Over the next week I read all three books and really wanted to get my hands on the newly released 4th book. It wasn’t in paperback yet, so the chances of getting a newer book like this at my used bookstore were slim. The waiting game started. For the time being I bought a few more of his books. I read Swimsuit and felt similar to the way I did about Sunday’s At Tiffany’s. Then later on I found a copy of Suzanne’s Diary for Nicholas. This is a book my girlfriend said I should read. She said she really enjoyed it, back when she was around 12 years old. But again….same feeling at the end.

Something was missing…and while I feel that I felt slightly like this for the Bennett books, it wasn’t as strong of a feeling…but what was it? I think the simplest way to put it is DEPTH. I think the story, characters, and many other elements in James Patterson’s books have lacked depth. This doesn’t let me sympathize with the characters enough, or even in the slightest bit. I’m not looking for the greatest American novel from this guy (I don’t think he has the skill to do that), nor do I expect it out of anyone else. I just expect something beyond the very surface level depth that I got with his novels.

Before I finish off this post, please read this (late) disclaimer): You can like Patterson all you’d like. Be my guest. As I said, I like something about him even if I can’t place my finger on it. I’m in no way trying to say I’m better than people who like him, either. (I know how some people can get and I felt this should be put out there. I like you all no matter who you read or do not read.)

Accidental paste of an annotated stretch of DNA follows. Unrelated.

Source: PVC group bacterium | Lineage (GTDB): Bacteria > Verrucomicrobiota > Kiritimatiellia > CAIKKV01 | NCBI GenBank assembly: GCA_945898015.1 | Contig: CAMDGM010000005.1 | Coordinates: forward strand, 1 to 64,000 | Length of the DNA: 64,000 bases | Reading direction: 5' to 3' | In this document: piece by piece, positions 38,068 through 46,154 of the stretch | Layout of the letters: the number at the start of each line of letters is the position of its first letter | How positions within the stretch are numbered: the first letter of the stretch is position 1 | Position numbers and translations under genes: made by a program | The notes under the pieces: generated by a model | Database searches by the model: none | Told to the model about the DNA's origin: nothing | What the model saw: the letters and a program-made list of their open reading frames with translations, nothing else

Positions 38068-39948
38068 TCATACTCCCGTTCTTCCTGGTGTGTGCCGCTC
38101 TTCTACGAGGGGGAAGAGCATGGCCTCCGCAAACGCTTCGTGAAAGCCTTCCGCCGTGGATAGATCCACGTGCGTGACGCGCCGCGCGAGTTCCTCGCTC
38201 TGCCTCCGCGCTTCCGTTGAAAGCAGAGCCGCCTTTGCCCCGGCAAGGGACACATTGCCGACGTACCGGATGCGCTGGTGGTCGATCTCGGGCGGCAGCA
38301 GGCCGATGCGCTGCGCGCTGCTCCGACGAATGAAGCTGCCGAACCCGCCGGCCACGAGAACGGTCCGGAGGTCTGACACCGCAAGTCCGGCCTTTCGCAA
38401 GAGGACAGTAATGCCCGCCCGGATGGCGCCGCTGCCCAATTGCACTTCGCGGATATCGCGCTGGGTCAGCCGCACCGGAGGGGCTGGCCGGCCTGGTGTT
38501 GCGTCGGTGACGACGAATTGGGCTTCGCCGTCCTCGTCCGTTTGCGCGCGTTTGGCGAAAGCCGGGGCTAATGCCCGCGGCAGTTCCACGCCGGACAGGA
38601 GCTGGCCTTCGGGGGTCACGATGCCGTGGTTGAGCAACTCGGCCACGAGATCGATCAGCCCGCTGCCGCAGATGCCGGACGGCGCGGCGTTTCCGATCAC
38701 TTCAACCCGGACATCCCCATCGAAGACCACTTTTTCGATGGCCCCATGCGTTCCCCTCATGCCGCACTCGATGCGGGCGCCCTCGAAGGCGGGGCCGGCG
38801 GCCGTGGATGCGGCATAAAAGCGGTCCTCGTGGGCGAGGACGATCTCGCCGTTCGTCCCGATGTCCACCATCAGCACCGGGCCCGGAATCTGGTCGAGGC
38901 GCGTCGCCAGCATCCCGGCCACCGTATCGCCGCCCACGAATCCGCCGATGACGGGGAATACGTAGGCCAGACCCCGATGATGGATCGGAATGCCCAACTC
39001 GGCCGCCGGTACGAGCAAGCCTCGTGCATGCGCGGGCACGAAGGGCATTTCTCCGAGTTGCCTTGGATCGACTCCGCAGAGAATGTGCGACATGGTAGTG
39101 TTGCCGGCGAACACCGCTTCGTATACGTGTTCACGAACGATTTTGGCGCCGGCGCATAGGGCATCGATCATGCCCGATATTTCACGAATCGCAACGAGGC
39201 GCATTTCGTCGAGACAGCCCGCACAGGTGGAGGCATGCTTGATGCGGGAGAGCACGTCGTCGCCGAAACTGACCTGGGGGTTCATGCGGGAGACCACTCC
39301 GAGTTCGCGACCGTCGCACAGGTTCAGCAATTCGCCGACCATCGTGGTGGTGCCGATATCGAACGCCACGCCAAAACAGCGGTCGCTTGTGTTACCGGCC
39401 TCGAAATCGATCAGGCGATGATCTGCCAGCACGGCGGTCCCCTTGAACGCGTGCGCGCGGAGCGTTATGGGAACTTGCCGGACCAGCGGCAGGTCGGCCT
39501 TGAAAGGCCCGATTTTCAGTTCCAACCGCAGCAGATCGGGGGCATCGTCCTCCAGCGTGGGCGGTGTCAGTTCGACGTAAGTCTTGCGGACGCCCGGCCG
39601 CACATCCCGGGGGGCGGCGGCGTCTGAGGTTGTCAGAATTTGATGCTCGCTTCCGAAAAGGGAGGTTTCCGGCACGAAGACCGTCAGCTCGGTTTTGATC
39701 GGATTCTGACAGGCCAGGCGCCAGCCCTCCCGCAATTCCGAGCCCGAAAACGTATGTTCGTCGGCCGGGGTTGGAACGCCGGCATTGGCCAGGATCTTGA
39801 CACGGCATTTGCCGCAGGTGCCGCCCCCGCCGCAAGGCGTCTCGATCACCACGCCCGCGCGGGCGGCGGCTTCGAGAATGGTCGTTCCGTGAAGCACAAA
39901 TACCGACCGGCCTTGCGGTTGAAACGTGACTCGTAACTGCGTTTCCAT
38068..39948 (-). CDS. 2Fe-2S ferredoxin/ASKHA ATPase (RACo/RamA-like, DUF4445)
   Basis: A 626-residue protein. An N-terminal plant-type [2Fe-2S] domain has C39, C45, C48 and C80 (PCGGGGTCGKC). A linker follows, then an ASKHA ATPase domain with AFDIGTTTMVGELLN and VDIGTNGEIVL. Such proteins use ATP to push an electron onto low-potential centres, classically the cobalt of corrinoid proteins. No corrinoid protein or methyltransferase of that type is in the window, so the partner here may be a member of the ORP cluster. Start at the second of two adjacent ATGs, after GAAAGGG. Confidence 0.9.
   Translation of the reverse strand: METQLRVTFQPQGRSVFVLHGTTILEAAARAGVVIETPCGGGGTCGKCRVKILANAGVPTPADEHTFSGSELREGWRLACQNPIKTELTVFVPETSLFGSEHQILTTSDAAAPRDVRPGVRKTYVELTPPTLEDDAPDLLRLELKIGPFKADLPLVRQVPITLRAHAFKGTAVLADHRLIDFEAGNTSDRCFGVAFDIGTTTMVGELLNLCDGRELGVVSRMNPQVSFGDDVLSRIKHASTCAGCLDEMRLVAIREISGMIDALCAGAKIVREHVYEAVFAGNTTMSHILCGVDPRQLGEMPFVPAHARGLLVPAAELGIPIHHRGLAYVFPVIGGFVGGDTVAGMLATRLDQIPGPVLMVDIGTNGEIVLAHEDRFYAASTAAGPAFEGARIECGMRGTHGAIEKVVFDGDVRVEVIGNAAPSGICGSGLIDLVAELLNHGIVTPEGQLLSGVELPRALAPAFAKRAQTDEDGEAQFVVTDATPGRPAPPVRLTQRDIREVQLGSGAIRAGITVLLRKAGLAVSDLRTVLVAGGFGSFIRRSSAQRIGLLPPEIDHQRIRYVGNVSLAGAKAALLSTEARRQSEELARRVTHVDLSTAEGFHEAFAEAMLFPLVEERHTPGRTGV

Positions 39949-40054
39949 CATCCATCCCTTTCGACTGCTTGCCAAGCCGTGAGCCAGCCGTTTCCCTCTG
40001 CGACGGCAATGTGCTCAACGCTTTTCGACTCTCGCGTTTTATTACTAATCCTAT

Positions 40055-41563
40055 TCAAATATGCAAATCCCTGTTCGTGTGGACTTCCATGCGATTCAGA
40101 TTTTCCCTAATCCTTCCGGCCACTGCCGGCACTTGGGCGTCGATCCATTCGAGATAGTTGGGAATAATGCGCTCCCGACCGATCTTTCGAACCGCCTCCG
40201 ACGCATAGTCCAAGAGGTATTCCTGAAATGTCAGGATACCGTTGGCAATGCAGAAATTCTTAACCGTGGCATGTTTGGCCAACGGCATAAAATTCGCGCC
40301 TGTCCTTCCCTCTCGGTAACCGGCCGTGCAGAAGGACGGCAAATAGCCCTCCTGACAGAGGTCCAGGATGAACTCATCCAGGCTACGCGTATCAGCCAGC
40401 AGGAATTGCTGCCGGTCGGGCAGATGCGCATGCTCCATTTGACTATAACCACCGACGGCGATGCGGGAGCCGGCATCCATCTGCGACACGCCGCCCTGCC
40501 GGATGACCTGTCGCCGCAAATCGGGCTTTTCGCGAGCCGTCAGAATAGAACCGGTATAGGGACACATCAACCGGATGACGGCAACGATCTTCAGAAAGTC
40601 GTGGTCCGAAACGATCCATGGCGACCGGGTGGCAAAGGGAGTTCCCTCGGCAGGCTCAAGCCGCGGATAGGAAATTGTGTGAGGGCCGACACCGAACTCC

In conclusion, I bought and read Tick Tock, book 4 in the Michael Bennett series. I enjoyed it almost as much as the first three. I’ll probably buy and read the fifth one that comes out some time this year.

The real conclusion I’ve come to is this: I think I don’t like James Patterson at all. I think it’s actually Michael Ledwidge that I should make this “Authors We Love” post about. He’s the co-author on this Bennett series and I think he might be what makes the books a little different from the others. To try to prove my theory, I bought a book that he wrote without a co-author. It’s a similar genre as well. If I enjoy that book enough, I think that’ll be proof. Then I’ll have to go back to this post and add more on him 😉

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I hope you enjoyed this weeks post. It’s a little different that others, but I had a fun time writing it. As always, I’m looking for guest posts for the early post for the week. Just email me to let me know if you’d like to do one. Thanks to everyone who’s been following a long. I’m enjoying sharing with you 😀

2 responses to “Authors We Love, Part XIII: Author I Love….Sorta

  1. I with you…I only sometimes read Patterson’s books, but when I do, I usually enjoy them. I have to be in the mood for them. The middle grade kids are all about his Maximum Ride series right now. Whether they’re written by him, or by one of his co-authors, if it gets kids reading, that’s great.

    You cracked me up when you said you picked up Sundays at Tiffany’s because of the color blue. It is a pretty cover.